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International News: American states to vote on exemption for chattel slavery in prisons

Posted: Monday, November 7, 2022. 10:40 am CST.

By Aaron Humes: The BBC reports that Tuesday’s general election in the United States is important for many reasons as control of Congress could pave the way for the return of Donald Trump and more conservative values.

But in five states, it will be important for another reason. Voters in Alabama, Louisiana, Oregon, Tennessee, and Vermont will decide whether to remove exemptions on forced labour for convicted prisoners from their state constitutions in an effort to ban slavery entirely.

It has been 157 years since the U.S. constitution banned chattel slavery – in which one person is the legal property of another – but left in place an exemption for convicted prisoners. In fact, throughout most of the U.S., slavery is still legal as punishment for a crime.

Currently, some 800,000 prisoners currently work for pennies, or for nothing at all. Seven states do not pay prison workers any wage for most job assignments. Supporters of change say it’s an exploitative loophole that must be closed. But critics argue that the move is unaffordable and could lead to unintended consequences in the criminal justice system.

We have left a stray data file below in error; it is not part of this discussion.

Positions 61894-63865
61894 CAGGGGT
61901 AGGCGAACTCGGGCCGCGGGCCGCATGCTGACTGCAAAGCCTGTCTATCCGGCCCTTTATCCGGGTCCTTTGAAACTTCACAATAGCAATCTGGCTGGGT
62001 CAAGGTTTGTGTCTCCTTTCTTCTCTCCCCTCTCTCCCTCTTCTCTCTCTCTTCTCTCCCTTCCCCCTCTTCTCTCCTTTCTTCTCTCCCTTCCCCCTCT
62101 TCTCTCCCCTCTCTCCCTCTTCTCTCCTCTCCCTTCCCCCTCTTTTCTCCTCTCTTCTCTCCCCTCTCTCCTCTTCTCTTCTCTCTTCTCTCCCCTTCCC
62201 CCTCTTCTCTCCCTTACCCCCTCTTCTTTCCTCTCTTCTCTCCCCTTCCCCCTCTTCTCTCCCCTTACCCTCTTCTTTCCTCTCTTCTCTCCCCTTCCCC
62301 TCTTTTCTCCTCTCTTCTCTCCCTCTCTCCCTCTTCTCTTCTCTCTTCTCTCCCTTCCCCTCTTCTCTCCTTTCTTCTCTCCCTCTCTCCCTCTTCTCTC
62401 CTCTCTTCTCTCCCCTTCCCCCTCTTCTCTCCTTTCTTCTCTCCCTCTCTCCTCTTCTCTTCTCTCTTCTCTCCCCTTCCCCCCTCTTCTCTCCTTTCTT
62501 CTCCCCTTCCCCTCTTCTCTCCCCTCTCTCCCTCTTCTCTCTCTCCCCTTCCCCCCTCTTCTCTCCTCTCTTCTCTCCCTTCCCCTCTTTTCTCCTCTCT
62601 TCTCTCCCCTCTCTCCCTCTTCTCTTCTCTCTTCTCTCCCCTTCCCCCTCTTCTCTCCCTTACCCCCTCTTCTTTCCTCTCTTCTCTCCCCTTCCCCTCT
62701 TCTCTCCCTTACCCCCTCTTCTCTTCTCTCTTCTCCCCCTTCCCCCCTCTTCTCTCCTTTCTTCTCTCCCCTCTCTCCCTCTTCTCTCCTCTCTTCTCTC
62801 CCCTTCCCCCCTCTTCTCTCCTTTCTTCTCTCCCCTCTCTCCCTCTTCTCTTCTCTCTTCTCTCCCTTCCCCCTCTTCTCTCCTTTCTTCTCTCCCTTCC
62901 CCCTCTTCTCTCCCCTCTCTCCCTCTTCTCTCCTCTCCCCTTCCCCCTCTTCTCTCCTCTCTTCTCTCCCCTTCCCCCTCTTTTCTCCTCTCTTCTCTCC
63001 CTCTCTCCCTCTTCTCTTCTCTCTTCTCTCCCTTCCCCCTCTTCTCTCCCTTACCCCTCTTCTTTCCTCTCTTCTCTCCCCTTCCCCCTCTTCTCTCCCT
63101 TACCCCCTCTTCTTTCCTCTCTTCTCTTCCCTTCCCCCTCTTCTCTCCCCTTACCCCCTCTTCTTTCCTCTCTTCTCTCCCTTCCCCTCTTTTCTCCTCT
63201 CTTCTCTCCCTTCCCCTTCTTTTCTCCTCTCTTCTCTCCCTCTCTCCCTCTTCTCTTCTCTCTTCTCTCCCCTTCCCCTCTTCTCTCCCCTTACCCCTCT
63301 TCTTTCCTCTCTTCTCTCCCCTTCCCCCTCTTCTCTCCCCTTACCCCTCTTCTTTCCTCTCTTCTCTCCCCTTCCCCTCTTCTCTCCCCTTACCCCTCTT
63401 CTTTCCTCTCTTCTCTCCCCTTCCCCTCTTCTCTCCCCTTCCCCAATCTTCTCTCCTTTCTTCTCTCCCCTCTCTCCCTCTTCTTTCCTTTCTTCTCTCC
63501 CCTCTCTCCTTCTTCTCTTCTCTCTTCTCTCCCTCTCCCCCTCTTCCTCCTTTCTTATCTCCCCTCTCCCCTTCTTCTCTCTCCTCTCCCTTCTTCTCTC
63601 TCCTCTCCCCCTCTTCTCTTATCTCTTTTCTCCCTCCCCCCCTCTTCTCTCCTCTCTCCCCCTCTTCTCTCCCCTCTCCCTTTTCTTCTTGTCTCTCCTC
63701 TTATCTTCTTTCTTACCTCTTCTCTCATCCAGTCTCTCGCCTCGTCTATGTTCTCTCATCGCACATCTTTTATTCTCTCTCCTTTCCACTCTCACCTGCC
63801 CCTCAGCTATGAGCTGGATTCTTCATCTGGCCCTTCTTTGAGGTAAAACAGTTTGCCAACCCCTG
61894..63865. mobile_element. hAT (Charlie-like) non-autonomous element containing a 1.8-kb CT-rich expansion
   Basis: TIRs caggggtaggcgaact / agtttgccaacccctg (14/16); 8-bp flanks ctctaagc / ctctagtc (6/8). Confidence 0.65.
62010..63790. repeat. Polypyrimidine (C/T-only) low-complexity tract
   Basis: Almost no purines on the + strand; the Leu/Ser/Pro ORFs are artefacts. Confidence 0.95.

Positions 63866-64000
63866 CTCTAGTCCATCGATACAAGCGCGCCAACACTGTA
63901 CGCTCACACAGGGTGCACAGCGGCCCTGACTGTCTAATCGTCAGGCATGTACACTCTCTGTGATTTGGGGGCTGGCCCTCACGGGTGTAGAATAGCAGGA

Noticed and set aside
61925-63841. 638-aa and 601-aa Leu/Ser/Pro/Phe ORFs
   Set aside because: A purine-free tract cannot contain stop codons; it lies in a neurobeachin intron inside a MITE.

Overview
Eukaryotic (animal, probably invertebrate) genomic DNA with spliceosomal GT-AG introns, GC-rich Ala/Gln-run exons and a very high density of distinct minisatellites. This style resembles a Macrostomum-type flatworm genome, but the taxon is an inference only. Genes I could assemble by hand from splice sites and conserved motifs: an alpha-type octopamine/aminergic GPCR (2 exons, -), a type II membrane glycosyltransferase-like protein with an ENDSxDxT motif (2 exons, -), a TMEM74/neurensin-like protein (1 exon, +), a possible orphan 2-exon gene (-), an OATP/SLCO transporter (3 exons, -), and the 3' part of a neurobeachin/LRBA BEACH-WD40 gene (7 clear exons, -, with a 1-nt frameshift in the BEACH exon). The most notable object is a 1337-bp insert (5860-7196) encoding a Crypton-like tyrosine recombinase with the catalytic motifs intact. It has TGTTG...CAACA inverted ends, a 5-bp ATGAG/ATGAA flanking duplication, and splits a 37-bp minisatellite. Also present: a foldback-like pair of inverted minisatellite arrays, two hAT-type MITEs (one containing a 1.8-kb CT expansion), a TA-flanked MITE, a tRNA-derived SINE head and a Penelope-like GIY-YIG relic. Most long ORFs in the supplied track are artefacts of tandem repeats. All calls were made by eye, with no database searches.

The roots of the modern system originate in the centuries of enslavement of African-Americans, human rights researchers say. In the years after slavery was outlawed, laws were passed that specifically aimed to suppress black communities and force them into prisons where they would be required to work. Now, some imprisoned black Americans are still forced to pick cotton and other crops on the southern plantations where their forefathers were kept in chains.

Activists have had some success with measures banning all forms of slavery by states and are pushing for change in the U.S. Constitution. Colorado, Nebraska, and Utah have passed such measures – in the latter case with bipartisan support – and as many as 18 state legislatures could hold such a vote in 2023. While there are few major opponents, concerns have been raised about proper wages and even whether it could be disadvantageous to inmates.

In California, legislators warned that a $15 per hour minimum wage would cost more than US$1.5 billion to pay prisoners, while the Oregon State Sheriffs’ Association cites the loss of “reformative programs” which provide incentive for good behavior, limits for those in pre-trial detention, and end any prison program not specifically cited by a court sentence.

In the U.S. prisoners have been commissioned to make everything from eyeglasses to car license plates to city park benches. They process beef, milk, and cheese, and work in call support centers for government agencies and major companies. Popular businesses in Utah alone that have used prison labour, typically through a subcontractor, include American Express, Apple, Pepsi-Co, and FedEx, according to a June report from the American Civil Liberties Union (ACLU). Prisoners have also been included in emergency operation plans to quell civil disruptions and even fight wildfires.

And still to be determined are the rights prison workers would have and benefits they would get similar to those on the outside.


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